The affidavit then spent over two pages detailing the alleged organizational and management structure of the Latin Kings, providing such details as its having a written "manifesto"; protecting territory from rival gang members through violence and intimidation; marking its territory with graffiti; holding joint meetings called "Nation meetings"; having subchapters with specified leadership and membership levels such as Incas, Caciques, Enforcers, and "Junior Kings"; using violence; and punishing disobedient Latin Kings through beatings, robberies, or death. (Id. ¶¶ 2(a)(h), (j)(k).) The affidavit made no assertion that Rosado had any involvement or participation in any of these activities; that he had aided or abetted anyone else in them; or that his residence was in any way related to any of these activities.

The affidavit next spent one and a half pages detailing various means and methods that Latin King members had allegedly used "to accomplish some of the objects and purposes of the Latin King enterprise." (Id. ¶ 3.) The alleged means and methods used to advance the Latin King enterprise included murder of members of rival gangs; murder of suspected government informants; and arson against the person and properties of rival gangs and of potential witnesses against the Latin Kings. (Id. ¶¶ 3(a)(b).) The affidavit did not assert that Rosado had engaged in any of these activities, that he had aided or abetted anyone else in doing so, or that his residence was in any way related to any of these activities.

The affidavit then spent half a page asserting in the passive voice that:

It is believed that the following items, which are evidence of a RICO enterprise, narcotics trafficking, and other crimes, may be located within the residence:

a. The "Latin King Manifesto" ...;

b. Folders containing the Manifesto of the Latin King Nation — Book of Rules and Laws, and a list of Latin King and Junior Latin King gang members and their telephone numbers;

c. Lists of Latin King and Junior Latin King gang members and numbers consistent with the above document, including a dues list ...;

d. Law enforcement reports relative to criminal cases involving Latin King gang members identifying witnesses to the criminal cases;

e. Correspondence from Latin King gang members to other Latin King members related to testimony, pending cases, police reports related to various individuals, retaliation against witnesses and the location of evidence.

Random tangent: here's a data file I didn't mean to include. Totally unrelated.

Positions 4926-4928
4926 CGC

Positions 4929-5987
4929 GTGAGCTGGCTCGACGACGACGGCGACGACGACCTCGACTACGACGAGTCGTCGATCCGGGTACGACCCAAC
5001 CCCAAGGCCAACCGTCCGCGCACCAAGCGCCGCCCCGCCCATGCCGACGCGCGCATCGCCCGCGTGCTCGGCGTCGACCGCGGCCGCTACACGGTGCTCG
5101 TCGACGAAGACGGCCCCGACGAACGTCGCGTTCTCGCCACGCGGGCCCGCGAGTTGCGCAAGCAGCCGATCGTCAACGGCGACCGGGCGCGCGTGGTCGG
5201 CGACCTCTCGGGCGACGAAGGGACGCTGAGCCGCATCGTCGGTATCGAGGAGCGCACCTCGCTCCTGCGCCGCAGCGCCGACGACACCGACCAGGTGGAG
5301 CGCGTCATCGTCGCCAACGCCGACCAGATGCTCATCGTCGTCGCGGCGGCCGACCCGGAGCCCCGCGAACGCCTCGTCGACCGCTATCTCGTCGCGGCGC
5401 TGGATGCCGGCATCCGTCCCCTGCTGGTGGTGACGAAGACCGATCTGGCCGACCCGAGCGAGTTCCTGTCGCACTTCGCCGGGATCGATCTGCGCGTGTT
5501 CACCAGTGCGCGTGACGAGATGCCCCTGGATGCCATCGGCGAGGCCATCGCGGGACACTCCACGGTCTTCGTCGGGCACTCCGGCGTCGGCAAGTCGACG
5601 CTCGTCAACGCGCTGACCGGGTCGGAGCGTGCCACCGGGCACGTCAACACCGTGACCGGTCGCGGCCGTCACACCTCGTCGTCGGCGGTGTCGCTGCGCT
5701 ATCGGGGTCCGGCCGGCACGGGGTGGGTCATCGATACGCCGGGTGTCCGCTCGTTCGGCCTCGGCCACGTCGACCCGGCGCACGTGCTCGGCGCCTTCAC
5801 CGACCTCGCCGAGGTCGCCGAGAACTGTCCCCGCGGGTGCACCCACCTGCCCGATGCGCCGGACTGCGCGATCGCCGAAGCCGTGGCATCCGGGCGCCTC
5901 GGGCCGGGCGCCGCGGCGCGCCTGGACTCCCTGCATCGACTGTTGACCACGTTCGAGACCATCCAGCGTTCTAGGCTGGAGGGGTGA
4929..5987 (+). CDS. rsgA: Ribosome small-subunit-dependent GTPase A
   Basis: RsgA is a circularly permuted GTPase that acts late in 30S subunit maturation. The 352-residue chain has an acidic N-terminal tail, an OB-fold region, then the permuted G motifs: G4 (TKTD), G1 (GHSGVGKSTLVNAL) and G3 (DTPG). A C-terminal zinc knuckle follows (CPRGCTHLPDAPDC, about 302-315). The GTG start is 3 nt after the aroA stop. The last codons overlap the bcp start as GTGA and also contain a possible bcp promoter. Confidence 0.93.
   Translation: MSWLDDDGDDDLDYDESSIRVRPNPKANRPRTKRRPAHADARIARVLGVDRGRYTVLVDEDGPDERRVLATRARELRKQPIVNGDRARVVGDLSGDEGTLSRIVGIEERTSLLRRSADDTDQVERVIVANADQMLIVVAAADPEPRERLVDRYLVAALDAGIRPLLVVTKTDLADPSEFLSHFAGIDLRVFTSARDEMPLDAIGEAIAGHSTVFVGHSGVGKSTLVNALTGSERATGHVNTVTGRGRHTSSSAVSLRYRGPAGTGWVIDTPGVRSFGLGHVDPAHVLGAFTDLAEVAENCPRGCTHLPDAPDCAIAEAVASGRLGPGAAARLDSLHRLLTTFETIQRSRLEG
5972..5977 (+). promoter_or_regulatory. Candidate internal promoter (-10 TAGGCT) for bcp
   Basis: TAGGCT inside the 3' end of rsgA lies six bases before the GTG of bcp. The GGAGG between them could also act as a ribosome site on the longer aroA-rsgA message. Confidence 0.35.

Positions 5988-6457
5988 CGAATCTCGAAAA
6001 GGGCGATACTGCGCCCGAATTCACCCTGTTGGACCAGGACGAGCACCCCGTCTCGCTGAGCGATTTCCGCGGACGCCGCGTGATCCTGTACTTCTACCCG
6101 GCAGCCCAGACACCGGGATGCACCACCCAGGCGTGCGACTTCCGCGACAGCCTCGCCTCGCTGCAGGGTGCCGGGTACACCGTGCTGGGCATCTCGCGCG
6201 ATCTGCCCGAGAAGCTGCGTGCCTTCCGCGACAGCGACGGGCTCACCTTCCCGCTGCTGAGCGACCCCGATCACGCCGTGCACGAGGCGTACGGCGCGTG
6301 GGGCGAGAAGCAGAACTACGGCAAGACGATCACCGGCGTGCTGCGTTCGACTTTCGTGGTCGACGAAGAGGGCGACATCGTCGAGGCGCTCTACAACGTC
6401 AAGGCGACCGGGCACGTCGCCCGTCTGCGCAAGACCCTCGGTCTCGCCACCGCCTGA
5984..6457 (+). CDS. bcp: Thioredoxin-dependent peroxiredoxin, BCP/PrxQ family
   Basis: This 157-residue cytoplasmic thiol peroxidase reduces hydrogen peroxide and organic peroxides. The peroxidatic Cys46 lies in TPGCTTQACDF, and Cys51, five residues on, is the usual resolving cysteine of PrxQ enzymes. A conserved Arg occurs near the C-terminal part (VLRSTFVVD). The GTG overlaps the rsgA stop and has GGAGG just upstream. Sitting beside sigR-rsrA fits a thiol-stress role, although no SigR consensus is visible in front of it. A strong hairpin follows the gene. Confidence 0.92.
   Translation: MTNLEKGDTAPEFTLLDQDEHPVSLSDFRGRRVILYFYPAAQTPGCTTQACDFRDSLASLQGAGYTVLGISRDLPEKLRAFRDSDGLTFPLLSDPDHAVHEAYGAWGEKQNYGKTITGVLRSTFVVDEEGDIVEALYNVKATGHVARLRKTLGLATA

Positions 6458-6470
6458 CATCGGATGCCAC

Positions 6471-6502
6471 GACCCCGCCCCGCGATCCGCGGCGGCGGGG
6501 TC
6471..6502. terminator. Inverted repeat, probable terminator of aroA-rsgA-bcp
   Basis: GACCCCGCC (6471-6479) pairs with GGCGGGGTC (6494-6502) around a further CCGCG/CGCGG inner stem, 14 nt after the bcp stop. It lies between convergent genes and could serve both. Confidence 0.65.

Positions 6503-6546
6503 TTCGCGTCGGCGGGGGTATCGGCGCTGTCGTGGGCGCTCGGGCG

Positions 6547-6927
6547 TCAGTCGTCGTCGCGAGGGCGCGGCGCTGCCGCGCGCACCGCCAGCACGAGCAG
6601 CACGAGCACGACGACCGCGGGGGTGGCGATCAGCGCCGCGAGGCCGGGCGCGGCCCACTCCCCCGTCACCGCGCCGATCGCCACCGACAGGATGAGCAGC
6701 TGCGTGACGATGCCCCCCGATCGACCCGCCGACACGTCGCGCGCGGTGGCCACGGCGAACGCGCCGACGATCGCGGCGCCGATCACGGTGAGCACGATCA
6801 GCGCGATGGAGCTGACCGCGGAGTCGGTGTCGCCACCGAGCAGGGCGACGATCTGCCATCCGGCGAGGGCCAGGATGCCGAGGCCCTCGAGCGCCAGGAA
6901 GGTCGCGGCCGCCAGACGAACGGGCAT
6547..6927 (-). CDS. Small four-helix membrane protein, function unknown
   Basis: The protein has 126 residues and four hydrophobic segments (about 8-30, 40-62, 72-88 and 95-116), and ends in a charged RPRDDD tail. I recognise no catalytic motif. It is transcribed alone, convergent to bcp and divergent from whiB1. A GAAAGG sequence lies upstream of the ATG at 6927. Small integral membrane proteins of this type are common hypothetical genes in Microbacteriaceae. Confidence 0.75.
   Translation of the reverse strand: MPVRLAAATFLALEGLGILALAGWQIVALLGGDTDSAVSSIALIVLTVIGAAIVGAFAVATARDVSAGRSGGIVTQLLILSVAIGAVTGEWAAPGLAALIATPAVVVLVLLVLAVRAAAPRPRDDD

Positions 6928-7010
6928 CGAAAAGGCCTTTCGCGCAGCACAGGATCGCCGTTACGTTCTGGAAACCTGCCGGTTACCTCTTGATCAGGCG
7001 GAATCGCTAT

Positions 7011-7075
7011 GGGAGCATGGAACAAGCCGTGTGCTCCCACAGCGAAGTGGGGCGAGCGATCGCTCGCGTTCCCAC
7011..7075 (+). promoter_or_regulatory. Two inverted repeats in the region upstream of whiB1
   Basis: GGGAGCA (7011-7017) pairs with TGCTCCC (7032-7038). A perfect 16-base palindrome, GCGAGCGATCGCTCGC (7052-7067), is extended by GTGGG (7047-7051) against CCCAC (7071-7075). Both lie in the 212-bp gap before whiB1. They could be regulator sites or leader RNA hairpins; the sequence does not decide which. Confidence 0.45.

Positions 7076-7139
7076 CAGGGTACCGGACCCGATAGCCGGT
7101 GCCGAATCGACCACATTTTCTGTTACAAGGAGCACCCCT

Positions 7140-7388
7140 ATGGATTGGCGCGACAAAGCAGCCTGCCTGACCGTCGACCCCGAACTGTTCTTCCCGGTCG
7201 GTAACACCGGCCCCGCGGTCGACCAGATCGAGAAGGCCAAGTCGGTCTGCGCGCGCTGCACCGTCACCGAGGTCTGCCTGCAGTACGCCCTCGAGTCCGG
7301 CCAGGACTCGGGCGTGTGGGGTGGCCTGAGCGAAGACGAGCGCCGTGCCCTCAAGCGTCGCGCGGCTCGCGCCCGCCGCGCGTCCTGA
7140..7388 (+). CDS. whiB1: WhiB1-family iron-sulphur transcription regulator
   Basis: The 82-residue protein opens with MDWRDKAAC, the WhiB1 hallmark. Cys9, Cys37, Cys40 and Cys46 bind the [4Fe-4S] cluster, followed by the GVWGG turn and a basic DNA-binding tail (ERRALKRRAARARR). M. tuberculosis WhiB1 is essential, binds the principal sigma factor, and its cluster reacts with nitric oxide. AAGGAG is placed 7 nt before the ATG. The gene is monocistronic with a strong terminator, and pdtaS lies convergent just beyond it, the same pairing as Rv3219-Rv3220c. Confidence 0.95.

(Id. ¶ 4.) The affidavit did not state who believed that these items would be located within Rosado's residence, and it did not state why it was believed that these items would be located there.

The affidavit then spent one and a half pages, based on discussions with agents with extensive experience in narcotics investigations, summarizing specific behaviors common to drug and narcotics traffickers (such as having large amounts of unexplained cash and engaging in frequent interstate travel), and specific characteristics common to their residences (such as having paraphernalia for packaging, cutting, weighing and distributing cocaine). (Id. ¶ 5.) The affidavit did not assert that Rosado had engaged in any of the behaviors common to drug and narcotics traffickers; that he had aided or abetted anyone else in such behaviors; or that his residence had any of the characteristics common to drug traffickers' homes.

The affidavit next asserted, over a third of a page, that "According to several cooperating informants, Latin King members often use firearms to further their violent criminal activity and it is common for them to store firearms within their residence." (Id. ¶ 6.) The affidavit said nothing about the informants' reliability; veracity; or basis of knowledge for these claims. It said nothing about whether the informants made first-hand observations, or about whether law enforcement officials independently verified any of their claims about firearms. The affidavit made no assertion that Rosado had used a firearm to further violent criminal activity, that he had aided or abetted anyone else in doing so, or that firearms were stored at his residence.

The affidavit next summarized in two-thirds...

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5 cases
  • U.S. v. Perez
    • United States
    • U.S. District Court — Southern District of New York
    • March 5, 2003
    ...Amendment would offer little protection for those who are innocently associated with a legitimate enterprise"); United States v. Acosta, 110 F.Supp.2d 918, 933 (E.D.Wis.2000) (denying motion to suppress on grounds mere association with Latin Kings organization was sufficient to establish pr......
  • State v. Herbert
    • United States
    • New Jersey Superior Court — Appellate Division
    • January 10, 2019
    ...1 A.3d 767. A "mere ... allegation[ ] of gang membership carries a strong taint of criminality." Ibid. (quoting United States v. Acosta, 110 F.Supp.2d 918, 931 (E.D. Wis. 2000) ). Evidence of past criminality risks conviction because the jury may conclude defendant is a bad person with a pr......
  • McFadden v. Pryor
    • United States
    • U.S. District Court — Northern District of Illinois
    • June 25, 2015
    ...is one such exception. "A consent search is reasonable only if kept within the bounds of the actual consent." U.S. v. Acosta, 110 F.Supp.2d 918, 924 (E.D. Wis. 2000)(citing United States v. Dichiarinte, 445 F.2d 126, 129 (7th Cir. 1971)). Here, plaintiff does not allege that the search exce......
  • U.S. v. Kunen, 02-CR-326.
    • United States
    • U.S. District Court — Eastern District of New York
    • June 16, 2004
    ...respects identical, the warrants were, as noted earlier, executed on different dates. Supra, n. 2, 3. 12. In United States v. Acosta, 110 F.Supp.2d 918, 933 (E.D.Wis.2000), the court held that membership in the Latin Kings, the activities of which were characterized as "in effect wholly ill......